NAPW Calls on Senators to Oppose S. 2311, Federal Legislation Banning Abortions After 20 Weeks Senate Bill 2311 Demeans and Denies the Personhood of Pregnant Women
The Senate is scheduled to vote today on S. 2311, a law making it a crime to perform or attempt to perform an abortion after 20 weeks of pregnancy. Make no mistake, this law, which according to its supporters serves the purpose of protecting "pain-capable unborn children" is about far more than abortion: It is a law that defames women, denies their humanity, and establishes legal principles that will be and have already been used to justify arrests of and forced medical interventions on pregnant women who have no intention of ending their pregnancies.
The fact is that children would not exist nor would the species survive but for the women who become pregnant and at some significant risk to their own lives and health, give birth and bring forth life. Sometimes, very rarely, some of these pregnant women need to have an abortion after 20 weeks. Pregnant women are human beings who are capable of experiencing pain; who are physically and psychologically affected by stress, and who experience physical as well as psychological and emotional health conditions in the course of their lives. This law denies all of this.
According to this proposed legislation, we must consider only the purported stress and pain of the unborn (defined as existing from the moment of fertilization). Pursuant to this law, doctors may be arrested and sent to jail for up to five years for providing abortions that are needed to protect a woman's physical and mental health. It is a law declaring that it is a crime to take a pregnant woman's "psychological and emotional condition" into account. Simply put, the Senate is voting on a law that says that neither women nor their suffering count.
This proposed legislation, that has already passed in the House of Representatives (H.R. 36), and that President Trump has repeatedly announced his support for what he calls "this important law," also provides precedent for acts of government violence against pregnant women who have no intention of ending their pregnancies.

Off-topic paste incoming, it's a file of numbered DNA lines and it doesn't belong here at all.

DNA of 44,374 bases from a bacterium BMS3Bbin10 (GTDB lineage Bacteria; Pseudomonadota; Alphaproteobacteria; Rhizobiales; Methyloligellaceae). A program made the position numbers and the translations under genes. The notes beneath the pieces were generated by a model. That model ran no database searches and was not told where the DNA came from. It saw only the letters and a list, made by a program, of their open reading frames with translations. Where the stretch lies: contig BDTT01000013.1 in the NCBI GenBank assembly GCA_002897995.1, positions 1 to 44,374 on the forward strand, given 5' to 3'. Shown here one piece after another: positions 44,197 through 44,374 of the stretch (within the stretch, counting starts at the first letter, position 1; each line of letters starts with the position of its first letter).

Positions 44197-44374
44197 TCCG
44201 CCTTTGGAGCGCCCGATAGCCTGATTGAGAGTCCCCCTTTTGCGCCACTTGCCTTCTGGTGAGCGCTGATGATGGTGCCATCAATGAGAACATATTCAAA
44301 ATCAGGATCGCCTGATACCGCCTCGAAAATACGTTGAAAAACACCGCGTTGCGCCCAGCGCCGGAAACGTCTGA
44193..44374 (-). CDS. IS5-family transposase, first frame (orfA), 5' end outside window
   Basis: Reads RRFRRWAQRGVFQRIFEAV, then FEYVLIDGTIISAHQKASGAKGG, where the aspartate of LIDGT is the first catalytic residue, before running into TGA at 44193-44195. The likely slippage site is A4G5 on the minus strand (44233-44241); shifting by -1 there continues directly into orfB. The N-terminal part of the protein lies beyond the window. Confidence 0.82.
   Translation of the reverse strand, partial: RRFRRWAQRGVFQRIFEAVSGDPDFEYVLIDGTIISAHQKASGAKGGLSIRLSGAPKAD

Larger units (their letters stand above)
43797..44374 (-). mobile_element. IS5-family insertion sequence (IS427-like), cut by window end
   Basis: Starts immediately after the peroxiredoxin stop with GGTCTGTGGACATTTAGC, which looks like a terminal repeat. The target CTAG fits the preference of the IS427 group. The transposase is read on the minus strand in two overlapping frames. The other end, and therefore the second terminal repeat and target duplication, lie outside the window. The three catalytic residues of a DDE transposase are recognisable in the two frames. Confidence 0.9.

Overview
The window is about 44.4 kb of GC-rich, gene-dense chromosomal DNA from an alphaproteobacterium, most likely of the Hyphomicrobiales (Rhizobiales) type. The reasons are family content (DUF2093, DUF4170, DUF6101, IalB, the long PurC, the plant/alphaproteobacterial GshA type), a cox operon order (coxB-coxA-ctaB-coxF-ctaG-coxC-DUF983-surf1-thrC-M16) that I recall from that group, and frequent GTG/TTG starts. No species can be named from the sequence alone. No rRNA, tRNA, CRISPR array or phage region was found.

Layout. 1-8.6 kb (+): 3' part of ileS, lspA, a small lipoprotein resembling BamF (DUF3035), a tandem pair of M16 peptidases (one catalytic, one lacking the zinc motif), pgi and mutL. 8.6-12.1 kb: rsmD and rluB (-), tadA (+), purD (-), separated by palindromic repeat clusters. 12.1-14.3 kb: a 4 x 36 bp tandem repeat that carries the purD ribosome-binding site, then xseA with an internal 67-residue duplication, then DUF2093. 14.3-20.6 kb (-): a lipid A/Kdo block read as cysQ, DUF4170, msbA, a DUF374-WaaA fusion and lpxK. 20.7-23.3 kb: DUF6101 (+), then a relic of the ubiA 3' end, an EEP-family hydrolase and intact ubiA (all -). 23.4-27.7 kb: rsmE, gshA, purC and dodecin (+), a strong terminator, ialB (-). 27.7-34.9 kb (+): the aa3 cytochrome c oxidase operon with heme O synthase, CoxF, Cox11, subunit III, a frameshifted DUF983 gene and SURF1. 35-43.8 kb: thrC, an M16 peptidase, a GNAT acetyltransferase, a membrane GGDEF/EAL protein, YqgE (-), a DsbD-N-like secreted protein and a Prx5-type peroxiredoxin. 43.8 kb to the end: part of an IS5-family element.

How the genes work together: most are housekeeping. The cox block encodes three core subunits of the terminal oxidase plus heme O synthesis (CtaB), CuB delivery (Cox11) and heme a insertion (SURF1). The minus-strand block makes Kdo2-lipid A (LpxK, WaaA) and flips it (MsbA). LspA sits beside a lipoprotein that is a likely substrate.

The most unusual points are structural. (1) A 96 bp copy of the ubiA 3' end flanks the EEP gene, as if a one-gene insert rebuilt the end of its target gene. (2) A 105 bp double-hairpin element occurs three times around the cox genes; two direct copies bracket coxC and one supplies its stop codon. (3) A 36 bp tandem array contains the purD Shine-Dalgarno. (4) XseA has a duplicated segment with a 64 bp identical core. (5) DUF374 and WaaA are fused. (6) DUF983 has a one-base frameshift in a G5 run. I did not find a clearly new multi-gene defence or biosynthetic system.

Each year, six million women in the United States become pregnant. Approximately four million women go to term, nearly one million have abortions, and nearly one million women experience pregnancy losses, including thousands of stillbirths that occur after 28 weeks of pregnancy. All of these women are at risk as a result of this Senate Bill and the 20-week bans that have already been passed in more than a dozen states.
Prosecutors, police, and sometimes even doctors claim that if the state may protect the unborn by depriving pregnant women of their rights in the abortion context, consistency requires that pregnant women be deprived of their rights in all contexts, including birth and pregnancy loss. Indeed, this proposed legislation asserts that its authority to create a federal law criminalizing abortion comes from "a compelling governmental interest in protecting the lives of unborn children."
It is exactly this claim that has been used to carry out and justify forced cesarean surgery on Rinat Dray who was left with a permanent injury to her bladder. It is the same justification used to defend holding Samantha Burton prisoner in a Florida hospital and forcing her to undergo surgery- neither of which prevented a pregnancy loss but did deprive her of a multitude of constitutional rights and kept her from caring for the daughters she had at home. "Protecting" unborn lives is the rationale used to arrest a pregnant woman who sought help in Iowa after falling down a flight of stairs and for a law in Wisconsin that allows the state to lock up pregnant women from the moment they carry a fertilized egg - with a lawyer for the embryo and none for the pregnant woman.
Increasingly, prosecutors are arguing that if the government may protect unborn lives through laws that force a woman to carry her pregnancy to term, then they should also be able to use the law to punish pregnant women who have miscarriages or stillbirths and failed to go to term. Indeed, relying on exactly this argument and even sometimes citing state 20-week bans, prosecutors have charged such women with crimes including manslaughter, murder, and depraved heart homicide.
These are not isolated arrests and prosecutions limited to one state or region of the country. Jeanne Flavin and I co-authored an article in the Journal of Health Politics, Policy and Law documenting more than 400 cases involving the arrests and detentions of, and forced medical interventions on, pregnant women taking place between 1973 and 2005. Since 2005, at least 700 additional cases have been documented. All rely on precisely the same principles dehumanizing pregnant women that would be enshrined in national law if S. 2311 passes.
None of us would be here without a woman who became pregnant and went to term. S. 2311 betrays these women and would set a precedent reaching far beyond the issue of abortion. This is why people, whatever their views on abortion, should oppose S. 2311 that demeans and denies the rights, health, and lives of the human beings called pregnant women.
We urge you to call your Senators and let your voice be heard!